“I have an uncle that they say was lynched,” he said.
What was his name? Porter Turner.
Celeste Turner made a mental note to Google the name to see if she could add details to an online family history she created years ago. But the busy teacher had not yet found the time when the AJC called.
During these interviews, family members asked to see a reporter’s pictures from the lynching memorial. It was their first time seeing Porter Turner’s name and date of death, which is carved into the six-foot-long piece of steel.
Celeste Turner began to cry for the grand-uncle she had never met, but said she also felt pride knowing that people are working to ensure his death is never forgotten.
“It’s sad, of course, what happened,” she said. “But to know the history is so important, too. And to hear the county is honoring what happened is important, too.”
The first victim
Reuben Hudson is the first known victim of a lynching in DeKalb. His death in 1887 was reported in such vivid detail that it’s almost certain the local newspaper reporter was part of the mob that witnessed his hanging.
Hudson stood accused of breaking into a home and assaulting a young, white housewife. Married himself, he tried to escape the mob by jumping on a Georgia Railroad train back home to Covington. But deputies tracked him down and forced him back to the scene of the crime.
By the time he returned, he was circled by a lynch mob who was ready to punish the “black fiend” for his accused crime.
“Here he comes, kill him!” they shouted.
There would be no trial. And there was little consideration that Hudson may be innocent, as he insisted until his last breath. The crowd grew in size and in anger.
The Atlanta Constitution not only reported his death but illustrated the scene in Redan. There is a drawing of Hudson hanging from a tree. He is blindfolded, his hands are tied behind his back and his head is bowed.
Racially motivated lynchings combine two layers of violence, said University of Georgia Prof. E.M. “Woody” Beck, an expert on the topic. During the late 1800s and early 1900s, mob violence for myriad reasons was culturally acceptable across the United States, especially in the South.
“Now let’s superimpose that with Jim Crow segregation and the need for whites to suppress blacks and control their behavior,” Beck said.
Hudson’s death fits that description. So does the lynching at the Lithonia rock quarry, which occurred after some girls gathering flowers reported that their young friend had been accosted by black men.
The articles don’t indicate that any of the girls were seriously harmed or whether the men who were chased down had indeed been responsible for the assault. Still, newspapers from coast to coast carried the wire report as another example of white men taking justice into their own hands.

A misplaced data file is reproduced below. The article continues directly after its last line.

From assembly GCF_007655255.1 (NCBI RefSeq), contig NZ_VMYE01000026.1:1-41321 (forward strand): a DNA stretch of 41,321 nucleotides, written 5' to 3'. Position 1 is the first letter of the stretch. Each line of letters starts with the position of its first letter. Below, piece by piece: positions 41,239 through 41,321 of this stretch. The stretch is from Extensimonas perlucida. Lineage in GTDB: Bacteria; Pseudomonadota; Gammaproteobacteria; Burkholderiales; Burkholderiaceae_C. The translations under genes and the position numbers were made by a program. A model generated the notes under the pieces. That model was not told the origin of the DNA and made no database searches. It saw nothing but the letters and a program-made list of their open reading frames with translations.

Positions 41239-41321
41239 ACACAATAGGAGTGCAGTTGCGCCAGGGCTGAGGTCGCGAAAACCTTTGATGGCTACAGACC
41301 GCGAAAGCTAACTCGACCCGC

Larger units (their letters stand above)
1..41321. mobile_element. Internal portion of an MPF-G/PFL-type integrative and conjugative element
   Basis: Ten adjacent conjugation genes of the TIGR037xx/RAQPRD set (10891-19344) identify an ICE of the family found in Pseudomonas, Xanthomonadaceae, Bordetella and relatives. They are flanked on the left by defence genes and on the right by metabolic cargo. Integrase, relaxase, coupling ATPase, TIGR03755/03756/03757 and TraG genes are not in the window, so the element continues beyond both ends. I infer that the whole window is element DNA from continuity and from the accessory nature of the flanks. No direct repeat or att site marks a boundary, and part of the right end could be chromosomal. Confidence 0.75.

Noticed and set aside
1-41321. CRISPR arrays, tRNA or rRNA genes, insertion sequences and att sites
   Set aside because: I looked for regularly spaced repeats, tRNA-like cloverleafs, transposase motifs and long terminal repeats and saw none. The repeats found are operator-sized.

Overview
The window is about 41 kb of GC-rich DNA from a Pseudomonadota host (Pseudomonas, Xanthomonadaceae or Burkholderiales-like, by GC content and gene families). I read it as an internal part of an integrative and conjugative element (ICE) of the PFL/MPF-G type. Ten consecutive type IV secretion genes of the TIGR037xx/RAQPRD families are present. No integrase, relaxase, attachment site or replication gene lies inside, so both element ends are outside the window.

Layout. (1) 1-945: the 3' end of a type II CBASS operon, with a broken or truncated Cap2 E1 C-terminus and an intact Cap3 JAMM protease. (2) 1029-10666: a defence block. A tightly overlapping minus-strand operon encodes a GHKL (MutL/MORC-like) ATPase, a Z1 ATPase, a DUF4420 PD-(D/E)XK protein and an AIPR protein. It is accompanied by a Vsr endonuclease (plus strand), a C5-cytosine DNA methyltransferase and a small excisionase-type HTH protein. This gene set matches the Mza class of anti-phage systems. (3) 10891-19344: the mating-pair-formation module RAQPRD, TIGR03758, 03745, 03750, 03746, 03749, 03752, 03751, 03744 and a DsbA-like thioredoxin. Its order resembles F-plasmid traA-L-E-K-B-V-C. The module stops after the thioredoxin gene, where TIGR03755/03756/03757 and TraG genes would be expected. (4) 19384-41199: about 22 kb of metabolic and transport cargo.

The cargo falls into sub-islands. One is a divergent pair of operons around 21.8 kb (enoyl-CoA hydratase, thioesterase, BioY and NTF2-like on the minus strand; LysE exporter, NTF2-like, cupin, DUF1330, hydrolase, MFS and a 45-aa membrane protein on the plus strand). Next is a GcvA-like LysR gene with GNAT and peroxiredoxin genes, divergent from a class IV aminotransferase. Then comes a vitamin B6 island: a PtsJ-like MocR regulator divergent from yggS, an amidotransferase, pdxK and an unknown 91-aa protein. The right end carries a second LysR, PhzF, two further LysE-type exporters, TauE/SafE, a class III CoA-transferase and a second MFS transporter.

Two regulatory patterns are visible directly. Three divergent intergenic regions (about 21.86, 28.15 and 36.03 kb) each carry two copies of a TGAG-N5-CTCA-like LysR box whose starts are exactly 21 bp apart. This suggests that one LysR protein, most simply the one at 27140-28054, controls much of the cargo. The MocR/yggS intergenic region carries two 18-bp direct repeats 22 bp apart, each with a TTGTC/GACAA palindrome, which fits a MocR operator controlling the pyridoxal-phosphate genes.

When the workers who pursued the black men returned, all they would say is that their targets were “lost.” “What this means is generally understood,” an article in The Morning Post of Camden, N.J., reported.
Even after the Civil Rights Movement brought an end to Jim Crow, American’s towns and cities never circled back around to examine the atrocities of the previous era. Few people were held accountable, and there is no evidence any of the people responsible for DeKalb’s three known lynchings faced any punishment.
There were prominent people in the mob that killed Hudson, including a local doctor who led the charge to lynch him and the law enforcement officers who did nothing to prevent it.
Newell Brown was the postmaster’s daughter and the catalyst for the Lithonia lynching in 1892, even if “a necktie party” wasn’t her and her friends’ intent. They said they were gathering wildflowers near the Southern Granite quarry when men approached them and carried Newell off into the swamp where she was attacked.
Some historical accounts say as many as five black men may have been killed by a white mob as a result.
Honoring the victims
Since the National Memorial for Peace and Justice opened in April 2018, it has become a popular destination for people wanting an honest depiction of how racism during Jim Crow caused thousands of deaths.
As visitors walk through the memorial, the floor begins to slope downward. Eventually they are standing below hanging monuments.
“As you’re walking down the incline, it’s almost as if someone is being lynching right in front of you,” said Charles Anderson, a community development volunteer in Lithonia who took his grandkids to visit the memorial.
Members of the DeKalb Chapter of the NAACP traveled to Montgomery in late July. They walked among the pillars, winding through the states and counties until they found the one for DeKalb dangling above their heads.
But there is a second pillar — a duplicate — waiting in the fields nearby. Part of EJI’s vision is for each county or state where lynchings occurred to bring its duplicate monument home to create local memorials.
Members of the NAACP left behind an arrangement of yellow silk flowers on the top of the replica marker for DeKalb, which sits on a corner of the property overlooking a historical church. They returned and began planning to get it home.
With the county commission’s blessing, Smith and members of the NAACP put together the committee that meets each month to plan out the Remembrance Project. Other participants are church leaders, representatives from local colleges and universities, and Lithonia city officials.
At one recent meeting, Smith, who serves as the chairwoman, passed out copies of newspaper articles she found about the lynchings and her colleagues gasped and frowned at the way newspapers covered the killings.
“We want to honor these victims, and we want to bring this memorial home and erect the markers,” she said during one meeting as everyone nodded their heads in agreement. “These people were denied justice while they were alive. We’ll get them as close to justice as we can.”